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Opinion: Outcomes-based education reveals a fault in the U.S. education system

Thousands of students of Chicago-area high school students found themselves back in a physical school for the first time since March to take the SAT exam Sept. 23, a makeup from the one they should have taken as juniors in April. Despite many top colleges — including Harvard University and Cornell University — waiving standardized testing requirements for applicants, the Illinois State Board of Education is still requiring the SAT for graduation.

In the middle of a global pandemic, the Illinois State Board of Education should throw out this graduation requirement.  If we have deemed our schools unsafe spaces for students to learn, it is counterproductive to turn around and allow students into these spaces just to test that learning.

It just goes to show how deeply testing is entrenched in the culture of our education system — one molded by the No Child Left Behind Act, in effect from 2002 to 2015.  To ensure students weren’t falling behind, this Bush-era policy effectively enacted a game of catch-up with mandatory testing for grades 3-8. Now, teachers are evaluated based on students’ outcomes, achievements and ability to reach standards.  

The effects of a system of education focused chiefly on outcomes are especially evident as students age. In a 2016 white paper, Christina Simpson at the Harvard University Graduate School of Education said this system “contributes to a culture of stress” for students.  A 2019 study published by the National Academies of Sciences, Engineering and Medicine designated students in high-achievement schools an “at-risk” group because of the stress level.  

And when it comes time to leave the academic system, young adults can feel especially daunted by the lack of achievement structure in most workplaces. Harvard Business Review interviewed over 50 recent college grads in 2019, and some feel adrift in a system without benchmarks to show they’re on the right track.  How do they know they’re doing well if there’s no feedback system to show it?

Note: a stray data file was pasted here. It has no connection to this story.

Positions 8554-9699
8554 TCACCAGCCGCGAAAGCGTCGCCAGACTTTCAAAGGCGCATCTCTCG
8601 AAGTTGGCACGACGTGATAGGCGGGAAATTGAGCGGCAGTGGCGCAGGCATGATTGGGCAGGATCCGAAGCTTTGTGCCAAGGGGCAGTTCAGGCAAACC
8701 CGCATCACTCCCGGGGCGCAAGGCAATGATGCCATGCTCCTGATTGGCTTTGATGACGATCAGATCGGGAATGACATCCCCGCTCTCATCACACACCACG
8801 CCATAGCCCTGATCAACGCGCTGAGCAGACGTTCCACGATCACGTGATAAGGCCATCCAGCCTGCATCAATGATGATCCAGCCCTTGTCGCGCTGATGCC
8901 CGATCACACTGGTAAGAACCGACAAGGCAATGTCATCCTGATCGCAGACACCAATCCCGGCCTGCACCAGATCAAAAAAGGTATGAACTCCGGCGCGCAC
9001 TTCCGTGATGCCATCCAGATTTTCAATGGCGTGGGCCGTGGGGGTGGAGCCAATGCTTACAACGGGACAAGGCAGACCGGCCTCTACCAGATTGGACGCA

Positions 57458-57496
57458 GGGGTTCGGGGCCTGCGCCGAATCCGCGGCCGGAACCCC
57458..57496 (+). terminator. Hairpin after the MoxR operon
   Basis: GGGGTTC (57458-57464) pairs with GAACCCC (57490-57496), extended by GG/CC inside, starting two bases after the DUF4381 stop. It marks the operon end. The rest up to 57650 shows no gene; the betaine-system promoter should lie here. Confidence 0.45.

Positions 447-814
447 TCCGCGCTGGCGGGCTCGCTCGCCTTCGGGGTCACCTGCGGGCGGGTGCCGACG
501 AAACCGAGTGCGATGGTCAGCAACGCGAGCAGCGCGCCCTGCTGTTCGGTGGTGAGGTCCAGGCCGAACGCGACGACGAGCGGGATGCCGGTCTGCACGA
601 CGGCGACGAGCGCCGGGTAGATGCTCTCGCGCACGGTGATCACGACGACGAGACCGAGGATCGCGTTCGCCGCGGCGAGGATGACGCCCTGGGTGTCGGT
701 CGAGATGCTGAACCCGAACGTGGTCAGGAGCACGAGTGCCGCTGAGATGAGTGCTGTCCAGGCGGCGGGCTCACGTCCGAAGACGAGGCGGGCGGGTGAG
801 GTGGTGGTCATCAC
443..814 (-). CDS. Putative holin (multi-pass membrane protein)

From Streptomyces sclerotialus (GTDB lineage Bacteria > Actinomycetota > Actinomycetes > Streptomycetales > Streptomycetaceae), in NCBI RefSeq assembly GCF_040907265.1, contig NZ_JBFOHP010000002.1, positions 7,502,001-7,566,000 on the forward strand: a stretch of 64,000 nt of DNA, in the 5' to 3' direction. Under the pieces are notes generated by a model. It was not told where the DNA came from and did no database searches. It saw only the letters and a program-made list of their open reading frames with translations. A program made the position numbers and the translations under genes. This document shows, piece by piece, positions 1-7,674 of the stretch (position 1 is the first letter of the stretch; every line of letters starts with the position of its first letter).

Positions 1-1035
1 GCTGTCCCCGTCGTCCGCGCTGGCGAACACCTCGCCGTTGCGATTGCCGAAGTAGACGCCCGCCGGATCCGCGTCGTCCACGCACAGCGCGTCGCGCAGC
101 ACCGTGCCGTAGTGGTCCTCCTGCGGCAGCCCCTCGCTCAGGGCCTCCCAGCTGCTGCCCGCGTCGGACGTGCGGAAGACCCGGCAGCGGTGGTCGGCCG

It’s clear why this is the case:  For the overwhelming majority of their lives, these students have chased straight-A’s, 100%’s, “above average” markers and top-percentile standardized test scores — achievements that not only felt like a high when obtained, but served also as markers of intelligence. They know how to take a test, but now, faced with a world that doesn’t come with built-in assessors of one’s progress, these students struggle to find their place in it.

The problem is deeper than simply that students are expected to meet certain standards as guideposts for their education — it’s that these standards themselves are flawed.

Research from a January 2020 study out of the University of Chicago shows that the standardized ACT exam is not as accurate of a predictor of college completion as a high schooler’s grade-point average.  According to ACT — which used to stand for “American College Test” — the exam is a “curriculum-based education and career planning tool for high school students that assesses the mastery of college readiness standards.”  But, it doesn’t appear to be the best system for assessing college readiness.

The University of Chicago study looked specifically at the ACT, but students begin standardized testing in third grade with the annual Illinois Assessment of Readiness. The system of standardized testing is ingrained in them from the beginning.

But ages-old letter grades aren’t an appropriate method of assessment, either.  The letter circled in red at the top of the page only represents a percentage of points a student scored out of a predetermined total.  The simplistic nature of the system looks clean on a report card, but cannot, by design, tell the whole story.

According to a 2014 Atlantic article, letter grades can foster competition and decrease cooperation among students.  The scale looks like a hierarchy, which appears to represent levels of intelligence.  It can also encourage cheating to get ahead. Once again: It leaves students chasing the metric that is supposed to measure their learning rather than the knowledge itself. 

It boils down to this: If neither letter grades nor standardized test scores have turned out to be proper benchmarks to assess student learning, the basis of the United States education system is flawed. We want an easy way to know whether students are learning, but in the process, the system has taken learning out of the equation. And without a reliable rubric against which to measure what material students have a grasp on, there is also no real way to know whether this system is working at all.  We may just be teaching students how to take a test.

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